My musical tastes are all across the board, but sometimes good, basic rock and punk is what makes my ears happy.
This week I’ve got that covered with brand new albums/EPs from modern punks One Eyed Wayne and False Heads, and new rockers NEWT. Each has something different to offer, but all hit the mark with their own style and spirit.
Music isn’t meant to be just heard, it’s meant to be felt – and you will definitely feel this.
Check it out:
One Eyed Wayne, “Attack of the Luxury Flats”
London lads One Eyed Wayne puts a new spin on punkabilly rock with their album “Attack of the Luxury Flats.” Formed in 2014, OEW brings to mind the aggressiveness of the Sex Pistols, while celebrating the rebel ideals at the heart of punk rock.
Punkabilly looks really good on One Eyed Wayne.
The lead tune “Attack of the Luxury Flats” is a spiky, punky and lively tongue-in-cheek body slam at Capitalism and the idea that everyone needs newer, better, bigger everything – regardless of how it affects others.
“1234” starts out with chugging drums and assorted cacophony of instruments as it goes full on punkabilly, and doesn’t slow down until it ends.
“Shakey Shakey” is a light, fun, throwback tune that doesn’t take itself too seriously.
“Tear Up” is bouncy, pop punkish/ska-ish song of a relationship going bad.
“A Little Grey Matter” is a happy tune, with a screechy organ intro, then guitar riffs punctuating the melody. It’s a fun little ditty.
“Various Artists” is a catchy number, with sing-songy lyrics and rollicking piano parts.
“Escalator” rides the scales, in this drinking tune. It’s the perfect tune for a singalong.
“LSD” is a right stomper of a tune, it’s happy, catchy and hooky. I dare you to sit still while listening to this one.
“After the Break” is an amusing knock at the adverts and movies on television – how they keep you waiting. It’s got a great beat too that’s built for toe-tapping.
“What in a Moment” starts out bass heavy with a punky vibe. It’s a nice reminiscing song, hitting highlights from the past.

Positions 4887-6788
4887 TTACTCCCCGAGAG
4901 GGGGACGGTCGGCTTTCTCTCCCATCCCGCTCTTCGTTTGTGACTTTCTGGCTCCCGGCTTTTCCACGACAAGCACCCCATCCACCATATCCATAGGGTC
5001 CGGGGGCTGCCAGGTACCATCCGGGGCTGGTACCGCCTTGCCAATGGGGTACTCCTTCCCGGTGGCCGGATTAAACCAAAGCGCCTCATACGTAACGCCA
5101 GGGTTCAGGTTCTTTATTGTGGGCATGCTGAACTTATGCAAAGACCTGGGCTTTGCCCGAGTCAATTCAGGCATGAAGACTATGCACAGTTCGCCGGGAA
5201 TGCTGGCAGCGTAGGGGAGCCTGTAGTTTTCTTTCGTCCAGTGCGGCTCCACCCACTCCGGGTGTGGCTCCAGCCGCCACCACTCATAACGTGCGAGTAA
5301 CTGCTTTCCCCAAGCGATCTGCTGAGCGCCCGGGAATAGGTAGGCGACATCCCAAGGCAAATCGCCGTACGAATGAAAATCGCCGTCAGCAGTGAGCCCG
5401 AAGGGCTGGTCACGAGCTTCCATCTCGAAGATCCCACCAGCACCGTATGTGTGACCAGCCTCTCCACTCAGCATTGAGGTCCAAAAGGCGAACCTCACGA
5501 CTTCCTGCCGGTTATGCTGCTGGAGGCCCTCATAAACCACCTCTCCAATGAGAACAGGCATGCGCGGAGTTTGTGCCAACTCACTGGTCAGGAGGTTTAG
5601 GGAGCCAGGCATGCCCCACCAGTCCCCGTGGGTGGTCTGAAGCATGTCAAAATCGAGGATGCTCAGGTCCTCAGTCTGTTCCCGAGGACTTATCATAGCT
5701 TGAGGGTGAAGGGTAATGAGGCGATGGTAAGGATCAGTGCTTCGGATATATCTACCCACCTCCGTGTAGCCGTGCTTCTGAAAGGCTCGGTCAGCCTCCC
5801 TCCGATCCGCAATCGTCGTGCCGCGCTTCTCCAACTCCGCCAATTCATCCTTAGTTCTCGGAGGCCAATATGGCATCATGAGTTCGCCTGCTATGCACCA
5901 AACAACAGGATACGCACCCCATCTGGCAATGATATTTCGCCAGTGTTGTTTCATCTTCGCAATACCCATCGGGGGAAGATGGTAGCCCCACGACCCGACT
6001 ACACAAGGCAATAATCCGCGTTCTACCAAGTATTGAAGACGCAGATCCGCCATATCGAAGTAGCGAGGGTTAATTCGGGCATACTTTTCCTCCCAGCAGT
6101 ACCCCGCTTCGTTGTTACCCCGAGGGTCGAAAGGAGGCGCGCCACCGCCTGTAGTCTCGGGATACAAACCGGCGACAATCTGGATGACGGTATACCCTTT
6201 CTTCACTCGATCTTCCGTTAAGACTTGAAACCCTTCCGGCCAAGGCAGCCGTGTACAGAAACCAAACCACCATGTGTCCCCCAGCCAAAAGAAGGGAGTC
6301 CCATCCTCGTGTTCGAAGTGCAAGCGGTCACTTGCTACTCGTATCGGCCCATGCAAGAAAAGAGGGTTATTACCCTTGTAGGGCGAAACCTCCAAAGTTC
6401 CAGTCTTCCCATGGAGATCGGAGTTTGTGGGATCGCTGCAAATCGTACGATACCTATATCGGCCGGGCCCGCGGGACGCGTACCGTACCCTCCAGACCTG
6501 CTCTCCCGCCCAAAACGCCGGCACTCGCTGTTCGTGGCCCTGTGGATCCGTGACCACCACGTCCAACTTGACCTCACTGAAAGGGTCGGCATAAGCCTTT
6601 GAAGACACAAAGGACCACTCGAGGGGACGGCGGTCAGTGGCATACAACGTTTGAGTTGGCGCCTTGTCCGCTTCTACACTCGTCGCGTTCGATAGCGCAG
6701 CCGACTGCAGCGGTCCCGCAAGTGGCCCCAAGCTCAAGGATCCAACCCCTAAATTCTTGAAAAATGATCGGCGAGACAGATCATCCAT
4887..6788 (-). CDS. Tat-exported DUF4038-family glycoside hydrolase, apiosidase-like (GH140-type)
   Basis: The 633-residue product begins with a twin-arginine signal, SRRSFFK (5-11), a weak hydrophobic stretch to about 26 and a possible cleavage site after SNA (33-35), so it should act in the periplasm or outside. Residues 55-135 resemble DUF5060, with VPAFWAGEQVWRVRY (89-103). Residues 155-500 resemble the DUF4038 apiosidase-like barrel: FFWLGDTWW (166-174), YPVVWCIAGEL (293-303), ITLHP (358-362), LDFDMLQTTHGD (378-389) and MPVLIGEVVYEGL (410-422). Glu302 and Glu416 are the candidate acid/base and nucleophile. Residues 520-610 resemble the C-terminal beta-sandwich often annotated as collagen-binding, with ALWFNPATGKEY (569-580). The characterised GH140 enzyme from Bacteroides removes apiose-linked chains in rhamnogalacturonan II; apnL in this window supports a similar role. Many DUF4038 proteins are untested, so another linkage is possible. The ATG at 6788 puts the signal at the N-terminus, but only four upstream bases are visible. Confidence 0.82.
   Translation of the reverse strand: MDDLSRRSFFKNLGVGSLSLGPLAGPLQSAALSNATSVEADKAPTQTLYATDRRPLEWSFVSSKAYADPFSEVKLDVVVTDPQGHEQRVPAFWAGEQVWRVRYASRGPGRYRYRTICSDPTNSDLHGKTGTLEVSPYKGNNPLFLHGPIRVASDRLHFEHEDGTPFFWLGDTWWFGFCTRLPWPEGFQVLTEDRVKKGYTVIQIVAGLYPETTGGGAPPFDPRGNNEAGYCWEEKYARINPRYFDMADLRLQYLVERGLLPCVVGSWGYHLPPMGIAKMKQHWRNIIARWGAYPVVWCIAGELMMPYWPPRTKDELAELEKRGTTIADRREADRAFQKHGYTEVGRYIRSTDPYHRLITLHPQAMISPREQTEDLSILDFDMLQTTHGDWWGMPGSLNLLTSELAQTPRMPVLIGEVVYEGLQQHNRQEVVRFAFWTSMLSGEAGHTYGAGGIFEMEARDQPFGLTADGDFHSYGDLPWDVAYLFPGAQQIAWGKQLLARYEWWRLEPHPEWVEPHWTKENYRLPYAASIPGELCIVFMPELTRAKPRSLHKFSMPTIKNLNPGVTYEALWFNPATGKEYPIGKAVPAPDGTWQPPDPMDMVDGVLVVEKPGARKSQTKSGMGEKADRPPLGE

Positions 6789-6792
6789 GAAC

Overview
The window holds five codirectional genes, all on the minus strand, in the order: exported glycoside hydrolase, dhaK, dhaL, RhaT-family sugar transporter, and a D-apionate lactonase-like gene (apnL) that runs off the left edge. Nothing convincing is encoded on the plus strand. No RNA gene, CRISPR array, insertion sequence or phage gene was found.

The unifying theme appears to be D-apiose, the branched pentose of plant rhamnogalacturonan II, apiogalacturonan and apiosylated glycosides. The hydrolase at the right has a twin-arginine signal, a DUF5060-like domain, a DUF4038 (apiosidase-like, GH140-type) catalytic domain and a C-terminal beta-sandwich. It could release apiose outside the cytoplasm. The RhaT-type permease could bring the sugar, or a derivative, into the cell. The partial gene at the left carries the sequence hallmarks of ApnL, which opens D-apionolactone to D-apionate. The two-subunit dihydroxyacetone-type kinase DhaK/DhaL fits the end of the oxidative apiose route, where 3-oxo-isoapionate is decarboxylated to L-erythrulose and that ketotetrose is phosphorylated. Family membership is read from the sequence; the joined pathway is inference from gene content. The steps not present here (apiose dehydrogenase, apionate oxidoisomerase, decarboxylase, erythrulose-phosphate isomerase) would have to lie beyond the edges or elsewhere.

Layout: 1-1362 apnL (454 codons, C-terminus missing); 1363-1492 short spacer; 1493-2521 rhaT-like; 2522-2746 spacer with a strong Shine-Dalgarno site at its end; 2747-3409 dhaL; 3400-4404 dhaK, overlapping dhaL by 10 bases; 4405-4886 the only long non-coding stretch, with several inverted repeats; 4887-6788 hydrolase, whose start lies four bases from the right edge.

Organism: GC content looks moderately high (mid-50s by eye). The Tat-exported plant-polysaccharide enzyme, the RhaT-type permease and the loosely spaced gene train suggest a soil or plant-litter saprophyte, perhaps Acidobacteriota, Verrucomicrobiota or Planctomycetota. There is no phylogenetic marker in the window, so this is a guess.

False Heads, “Gutter Press”
East London’s False Heads are one of the great next gen punk bands to pick up the mantel of rebellion and wear it well. A live show with the trio of Luke Griffiths, Barney Nash and Jake Elliott is a treat and they have been hailed as heroes by the legendary Iggy Pop, no less. It brings joy to my ears to listen to these lads.
“Twentynothing” has schizophrenic guitar licks punctuated by Luke’s sneering vocals. These lads come out throwing punches, striking anything in their way. There is nothing delicate about False Heads.
“Thick Skin” has hard crunchy guitar riffs pleasantly married with lighter runs, making this a joyful combination. It rollicks along
Heavy is the theme of “Slew,” with punky vocal thrusts and jabs as the song dances around your ears. A thick bottom bass line complements the thrashing of the drums.
“Weigh In” is a whirling dervish of a stomper It threatens to careen out of control as Barney bashes the drums, Jake rumbles the bass and Luke thrashes the heck out of his guitar.
“Comfort Consumption” lures you in with a gentle melody plucked out on the guitar on this tune that is as close to a ballad as False Heads ever gets, then just as you dare to relax, it smacks you upside the head with a heavy hand. It smarts, but feels good at the same time.
False Heads are on Facebook at https://www.facebook.com/FalseHeads/ and you can get the EP at http://www.pledgemusic.com/projects/false-heads-gutter-press-ep.
NEWT, “NEWT” (self-titled debut EP)
NEWT, out of Belfast, Northern Ireland, are a new melodic rock band, creating tunes that are vibrant and bouncy. These lads have a hard edge to them and use it to their advantage as they mix sounds in a very nuanced way. Keep your ears on these lads. They are just getting started.
“Not Around” is a bright, smooth rocking tune with lots of noodling and heavy guitar licks. Angst comes through easily in the guitar riffs.
“On The Edge” features atmospheric guitar lines and insistent drums. The guitar, bass and drum take turns taking the lead in a kind of call-and-answer rhythm that plays out quite well.
“Dance” is bouncy, poppy, with noodly guitar riffs and danceable beats, and a keyboard and guitar that battle back and forth. It’s an earworm that will stick with you.